Yesterday

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The Edris House

The Edris House, built in 1954, was truly a labor of love.

E. Stewart Williams, who was one of the deserts pioneer modernist architects was best known at that time for designing and building a home for Frank Sinatra. The truth was that Stew didn't much like designing homes and only designed a hand full including the one that was not built for Bob Hope. Bob Hope favored John Lautner’s "Turtle" shape that we see on Southridge today.  Stew far preferred doing commercial work because it "paid better and wasn't so emotional." Marjorie and William Edris lived next to Stew and his wife Mari in an apartment duplex designed by Stew. The foursome became quick and close friends which later inspired the Edris couple to commission their first home.    

Mr. Edris owned hotels in Washington state and other real estate holdings but the couple wanted their own custom home set on their spectacular view lot in Little Tuscany.   Stew was given complete design freedom, no budget and carefully considered how his clients lived down to measuring their existing clothing, determining how much hanging space they would need. ( the home has ample closet space )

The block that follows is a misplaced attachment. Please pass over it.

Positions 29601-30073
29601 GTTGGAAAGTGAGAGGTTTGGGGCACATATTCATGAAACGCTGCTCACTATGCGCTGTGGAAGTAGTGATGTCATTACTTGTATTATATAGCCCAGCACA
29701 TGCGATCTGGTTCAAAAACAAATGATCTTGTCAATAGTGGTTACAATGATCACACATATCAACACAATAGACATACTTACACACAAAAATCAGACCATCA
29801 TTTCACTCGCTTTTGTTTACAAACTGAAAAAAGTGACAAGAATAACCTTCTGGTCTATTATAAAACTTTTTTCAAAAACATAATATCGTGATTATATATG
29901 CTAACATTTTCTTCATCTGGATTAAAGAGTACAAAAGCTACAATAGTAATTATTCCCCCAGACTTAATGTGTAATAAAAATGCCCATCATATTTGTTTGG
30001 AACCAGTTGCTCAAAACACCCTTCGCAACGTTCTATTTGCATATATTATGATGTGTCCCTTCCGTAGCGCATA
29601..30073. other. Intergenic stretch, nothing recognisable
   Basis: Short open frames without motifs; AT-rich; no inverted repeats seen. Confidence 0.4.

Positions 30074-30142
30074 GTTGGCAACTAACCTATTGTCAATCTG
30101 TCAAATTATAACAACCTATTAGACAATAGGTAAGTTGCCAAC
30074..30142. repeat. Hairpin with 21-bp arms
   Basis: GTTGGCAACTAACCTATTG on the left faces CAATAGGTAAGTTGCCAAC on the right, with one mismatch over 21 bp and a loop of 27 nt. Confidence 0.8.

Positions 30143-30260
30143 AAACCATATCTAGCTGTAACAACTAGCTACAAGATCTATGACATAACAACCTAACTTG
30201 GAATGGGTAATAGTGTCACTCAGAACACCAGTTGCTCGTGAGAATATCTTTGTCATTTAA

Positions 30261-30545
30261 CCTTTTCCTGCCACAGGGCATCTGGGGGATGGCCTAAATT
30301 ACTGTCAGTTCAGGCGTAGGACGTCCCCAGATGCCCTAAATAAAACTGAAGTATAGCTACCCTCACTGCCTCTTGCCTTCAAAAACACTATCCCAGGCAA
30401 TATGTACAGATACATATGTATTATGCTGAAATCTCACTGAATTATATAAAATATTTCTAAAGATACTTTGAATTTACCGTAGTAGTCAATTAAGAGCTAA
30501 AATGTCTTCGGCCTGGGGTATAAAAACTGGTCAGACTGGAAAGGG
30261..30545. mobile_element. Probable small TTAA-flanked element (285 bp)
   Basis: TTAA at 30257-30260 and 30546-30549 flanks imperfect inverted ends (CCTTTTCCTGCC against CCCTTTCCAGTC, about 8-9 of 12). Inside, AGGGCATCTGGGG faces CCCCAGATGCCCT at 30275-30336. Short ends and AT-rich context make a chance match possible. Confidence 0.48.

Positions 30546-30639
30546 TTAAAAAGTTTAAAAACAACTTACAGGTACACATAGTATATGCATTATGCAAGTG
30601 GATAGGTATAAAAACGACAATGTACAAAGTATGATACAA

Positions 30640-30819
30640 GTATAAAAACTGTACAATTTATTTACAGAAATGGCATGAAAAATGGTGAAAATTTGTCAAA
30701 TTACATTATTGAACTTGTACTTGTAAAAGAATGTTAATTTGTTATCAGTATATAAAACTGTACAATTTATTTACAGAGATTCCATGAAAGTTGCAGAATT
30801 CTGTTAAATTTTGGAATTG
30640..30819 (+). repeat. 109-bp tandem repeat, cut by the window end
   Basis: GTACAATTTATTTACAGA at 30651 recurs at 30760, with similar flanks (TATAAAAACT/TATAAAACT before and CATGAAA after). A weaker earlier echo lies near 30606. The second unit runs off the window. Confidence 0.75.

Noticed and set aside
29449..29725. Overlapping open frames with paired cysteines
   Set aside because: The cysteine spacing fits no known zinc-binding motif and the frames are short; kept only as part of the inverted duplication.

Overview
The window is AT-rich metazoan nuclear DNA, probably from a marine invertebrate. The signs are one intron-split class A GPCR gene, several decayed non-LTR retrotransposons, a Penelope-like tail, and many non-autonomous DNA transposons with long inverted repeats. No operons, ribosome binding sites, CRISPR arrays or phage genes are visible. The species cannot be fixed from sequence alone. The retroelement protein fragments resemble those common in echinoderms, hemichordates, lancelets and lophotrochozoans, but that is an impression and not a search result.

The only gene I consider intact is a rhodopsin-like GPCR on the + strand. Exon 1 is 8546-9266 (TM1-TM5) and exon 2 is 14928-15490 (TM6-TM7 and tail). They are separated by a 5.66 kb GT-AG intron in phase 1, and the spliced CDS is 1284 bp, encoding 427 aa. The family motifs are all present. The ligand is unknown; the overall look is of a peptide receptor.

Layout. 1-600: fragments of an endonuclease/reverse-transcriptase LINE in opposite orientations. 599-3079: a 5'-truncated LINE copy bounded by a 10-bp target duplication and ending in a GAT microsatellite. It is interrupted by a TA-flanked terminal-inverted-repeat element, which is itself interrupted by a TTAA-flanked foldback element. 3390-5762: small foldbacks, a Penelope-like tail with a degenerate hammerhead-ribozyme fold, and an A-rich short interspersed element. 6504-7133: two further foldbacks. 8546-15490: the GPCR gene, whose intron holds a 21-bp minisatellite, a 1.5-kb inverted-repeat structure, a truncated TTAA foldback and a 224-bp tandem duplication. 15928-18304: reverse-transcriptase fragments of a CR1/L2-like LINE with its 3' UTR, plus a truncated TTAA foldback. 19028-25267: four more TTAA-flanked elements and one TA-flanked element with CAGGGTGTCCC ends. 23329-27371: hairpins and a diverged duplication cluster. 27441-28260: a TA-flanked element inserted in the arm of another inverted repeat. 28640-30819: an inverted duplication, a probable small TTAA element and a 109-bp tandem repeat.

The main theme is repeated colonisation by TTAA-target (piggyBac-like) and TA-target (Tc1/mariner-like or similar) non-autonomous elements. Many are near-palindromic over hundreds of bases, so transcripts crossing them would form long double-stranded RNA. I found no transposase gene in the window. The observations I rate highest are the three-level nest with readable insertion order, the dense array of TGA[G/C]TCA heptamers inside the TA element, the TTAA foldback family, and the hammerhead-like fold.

Upon completion, the home was reviewed as "chicken coup design" by one reviewer but was an instant hit with most that saw it. 

Stew envisioned a home that looked like it grew from the ground rather than falling from the sky.
— J.R. Roberts - Current Home Owner


Seen Here From Left to Right - Marjorie Edris, Mari Williams, William Edris and Architect - E. Stewart Williams

Seen Here From Left to Right - Marjorie Edris, Mari Williams, William Edris and Architect - E. Stewart Williams

The Edris's  

William and Marjorie Edris were originally from Washington State. William Edris was an attorney who invested in movie theaters and tomato farms. The Edris family owned homes in Hayden lake Idaho (possibly designed by E. Stewart Williams) Manhattan, New York, and the Penthouse in the Roosevelt Hotel in Seattle, Washington.

William and Marjorie Edris purchased their lot in Little Tuscany Estates, in 1953 and commissioned their good friend E. Stewart Williams to build their Palm Springs home. 

The two couples remained very close throughout their lives and Stew enjoyed great memories attending many dinners, events and cocktail parties in the home of his good friends 

E. Stewart Williams and Marjorie Edris remained close friends for the rest of their lives.  

Stew and Marjorie enjoy an evening at the Palm Springs Art Museum

Stew and Marjorie enjoy an evening at the Palm Springs Art Museum

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